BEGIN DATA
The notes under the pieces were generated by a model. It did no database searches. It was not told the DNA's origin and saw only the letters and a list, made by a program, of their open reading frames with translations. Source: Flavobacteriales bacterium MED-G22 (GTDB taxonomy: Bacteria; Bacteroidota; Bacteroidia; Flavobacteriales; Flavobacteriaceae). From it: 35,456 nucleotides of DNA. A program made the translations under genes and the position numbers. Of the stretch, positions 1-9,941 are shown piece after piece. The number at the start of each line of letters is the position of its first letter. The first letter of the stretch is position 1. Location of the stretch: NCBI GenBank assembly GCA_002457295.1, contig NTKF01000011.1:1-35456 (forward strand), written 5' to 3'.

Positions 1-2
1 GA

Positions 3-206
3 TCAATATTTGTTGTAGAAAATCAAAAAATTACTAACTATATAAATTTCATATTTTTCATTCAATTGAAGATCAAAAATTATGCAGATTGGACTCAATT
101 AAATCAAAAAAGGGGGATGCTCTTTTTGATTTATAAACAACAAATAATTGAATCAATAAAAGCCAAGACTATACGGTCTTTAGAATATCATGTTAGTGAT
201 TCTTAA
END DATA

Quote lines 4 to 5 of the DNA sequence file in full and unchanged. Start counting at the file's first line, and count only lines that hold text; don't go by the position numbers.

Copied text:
Positions 3-206
3 TCAATATTTGTTGTAGAAAATCAAAAAATTACTAACTATATAAATTTCATATTTTTCATTCAATTGAAGATCAAAAATTATGCAGATTGGACTCAATT